"Practice, practice and all is coming"
Sri K Pattabhi Jois
Ashtanga Vinyasa Yoga Explained
Yoga is a philosophy for life that has its origins in ancient teachings from India which go back some 4,000 years. It is a complete system that incorporates many elements, not just the postures, known as Asanas, that have defined much of the yoga taught in the west today. By practicing asana regularly and with awareness many of the other elements of yoga also begin to unfold and the practice becomes one of transformation, with the awareness expanding beyond that experienced on the yoga mat and into our daily lives.
Ashtanga vinyasa yoga, which was developed originally in Mysore India by the late Pattabhi Jois, is a system of Hatha yoga that synchronises breath and movement in a flowing sequence of asanas (postures). Each asana has a unique choreographed number of movements into and out of it. When practised regularly, it develops strength, flexibility, stamina and eventually a still and focussed mind. It is ultimately a moving meditation.
Poses (asana) flow one after another in a sequence with each held for a number of breaths (typically 5) breaths before transitioning through a specific series of movements (Vinyasa) to the next pose. This is why it is important to practice them in the correct order and not to ‘rush’ before you are ready for the next one in the sequence – asanas are traditionally given by your teacher ‘one by one’. By practising the asanas in sequence we are opening and reprogramming patterns and energy channels in the body, with each working to prepare body and mind for the poses to come. There are 6 sequences in total in the Ashtanga system which can take many years of practice to complete and we start with the first one, the Primary Series, known as Yoga Chikitsa.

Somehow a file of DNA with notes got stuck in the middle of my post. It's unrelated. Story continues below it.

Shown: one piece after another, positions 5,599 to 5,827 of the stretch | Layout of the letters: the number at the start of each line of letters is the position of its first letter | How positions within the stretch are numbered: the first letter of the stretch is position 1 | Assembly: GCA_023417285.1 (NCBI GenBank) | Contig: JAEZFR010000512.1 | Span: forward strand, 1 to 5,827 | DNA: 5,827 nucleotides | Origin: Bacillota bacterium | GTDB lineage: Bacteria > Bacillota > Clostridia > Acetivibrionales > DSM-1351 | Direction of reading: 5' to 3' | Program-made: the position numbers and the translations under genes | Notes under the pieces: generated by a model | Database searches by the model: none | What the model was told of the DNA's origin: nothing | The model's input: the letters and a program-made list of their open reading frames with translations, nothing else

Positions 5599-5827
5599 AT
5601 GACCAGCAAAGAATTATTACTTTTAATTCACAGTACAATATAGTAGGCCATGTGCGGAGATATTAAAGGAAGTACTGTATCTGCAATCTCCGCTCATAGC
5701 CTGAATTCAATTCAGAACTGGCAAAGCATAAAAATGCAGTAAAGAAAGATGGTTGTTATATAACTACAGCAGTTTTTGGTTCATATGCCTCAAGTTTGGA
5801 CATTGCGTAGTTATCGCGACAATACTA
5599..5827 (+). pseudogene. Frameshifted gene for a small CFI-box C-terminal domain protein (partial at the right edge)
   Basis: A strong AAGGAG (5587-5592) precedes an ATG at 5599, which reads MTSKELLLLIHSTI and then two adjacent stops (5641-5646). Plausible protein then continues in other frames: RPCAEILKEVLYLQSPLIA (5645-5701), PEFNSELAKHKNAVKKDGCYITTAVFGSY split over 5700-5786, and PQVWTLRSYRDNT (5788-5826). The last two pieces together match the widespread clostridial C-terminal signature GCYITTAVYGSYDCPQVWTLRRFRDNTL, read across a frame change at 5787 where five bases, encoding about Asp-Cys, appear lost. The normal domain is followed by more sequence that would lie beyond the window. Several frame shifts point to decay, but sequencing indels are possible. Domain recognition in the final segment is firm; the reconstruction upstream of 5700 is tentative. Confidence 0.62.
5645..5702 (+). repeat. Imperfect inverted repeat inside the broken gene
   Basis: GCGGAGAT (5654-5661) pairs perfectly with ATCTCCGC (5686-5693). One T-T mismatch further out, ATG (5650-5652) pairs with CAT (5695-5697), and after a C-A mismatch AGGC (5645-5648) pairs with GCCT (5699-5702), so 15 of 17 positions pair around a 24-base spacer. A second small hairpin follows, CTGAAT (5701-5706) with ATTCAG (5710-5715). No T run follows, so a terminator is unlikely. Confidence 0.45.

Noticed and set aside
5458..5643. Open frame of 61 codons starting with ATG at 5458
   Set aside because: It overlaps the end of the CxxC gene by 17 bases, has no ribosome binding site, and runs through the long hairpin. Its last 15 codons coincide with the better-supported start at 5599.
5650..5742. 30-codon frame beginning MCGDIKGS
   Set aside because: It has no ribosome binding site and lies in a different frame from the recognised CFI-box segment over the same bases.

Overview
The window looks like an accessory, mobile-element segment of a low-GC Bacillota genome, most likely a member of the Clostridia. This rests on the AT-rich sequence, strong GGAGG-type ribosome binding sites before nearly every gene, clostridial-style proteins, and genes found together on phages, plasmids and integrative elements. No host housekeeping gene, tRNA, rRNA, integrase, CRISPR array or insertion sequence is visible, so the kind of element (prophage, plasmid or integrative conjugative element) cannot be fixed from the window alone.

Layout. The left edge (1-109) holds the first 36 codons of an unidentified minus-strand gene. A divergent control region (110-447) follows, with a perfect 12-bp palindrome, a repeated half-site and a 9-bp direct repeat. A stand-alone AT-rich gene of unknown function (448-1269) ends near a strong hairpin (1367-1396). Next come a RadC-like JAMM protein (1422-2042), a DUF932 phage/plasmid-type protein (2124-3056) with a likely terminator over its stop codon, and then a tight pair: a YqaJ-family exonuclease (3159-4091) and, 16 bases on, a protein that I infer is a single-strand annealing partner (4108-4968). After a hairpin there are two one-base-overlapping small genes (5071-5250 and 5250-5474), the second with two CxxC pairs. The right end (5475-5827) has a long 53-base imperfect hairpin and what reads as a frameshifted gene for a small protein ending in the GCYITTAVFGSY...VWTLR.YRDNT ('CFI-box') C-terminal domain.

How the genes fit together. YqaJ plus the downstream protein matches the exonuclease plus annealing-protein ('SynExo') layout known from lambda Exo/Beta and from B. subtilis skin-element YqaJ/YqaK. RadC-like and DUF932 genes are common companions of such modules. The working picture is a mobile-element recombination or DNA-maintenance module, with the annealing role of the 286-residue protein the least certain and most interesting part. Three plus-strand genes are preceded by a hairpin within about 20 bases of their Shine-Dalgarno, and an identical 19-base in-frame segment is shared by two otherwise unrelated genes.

Can anyone practice?
Anyone can benefit from this system of yoga, no matter what age or level of physical fitness, as long as it is practised regularly, with awareness and patience and taught under the guidance of an experienced teacher. This dynamic practice can lead to an increase in flexibility, strength , balance and an all-round feeling of well being. We recommend attending one of our Beginners’ Courses if you are new to this system of yoga practice.
It can ultimately be a strong practice and should not be forced or rushed. You should always respect any physical weaknesses or injuries so that you work with the body and the breath. There is no rush and what is important is the process of practicing itself and not any end result. By practising yoga asana sensibly we can develop strength, stability and flexibility and most importantly become tuned to our breath and the more subtle ‘felt sense’ of our body moving.
Opening & Closing Mantras
vande gurunam caranaravinde sandarsita svatma sukhavabodhe
nihsreyase jangalikayamane samsara halahala mohasantyai
abahu purusakaram sankhacakrasi dharinam
sahasra sirasam svetam pranamami patanjalim
Om shanti shanti shanti
I bow to the lotus feet of the Supreme Guru
which awakens insight into the happiness of pure Being,
which are the refuge, the jungle physician,
which eliminate the delusion caused by the poisonous herb of Samsara (conditioned existence). I prostrate before the sage Patanjali
who has thousands of radiant, white heads (as the divine serpent, Ananta)
and who has, as far as his arms, assumed the form of a man
holding a conch shell (divine sound), a wheel (discus of light or infinite time) and a sword (discrimination).
nyayena margena mahim mahisah
gobrahmanebyah subhamastu nityam
lokah samastah sukhinobhavantu
Om shanti shanti shanti
May the rulers of the earth keep to the path of virtue
For protecting the welfare of all generations.
May the religious, and all peoples be forever blessed,
May all beings everywhere be happy and free
Om peace, peace, perfect peace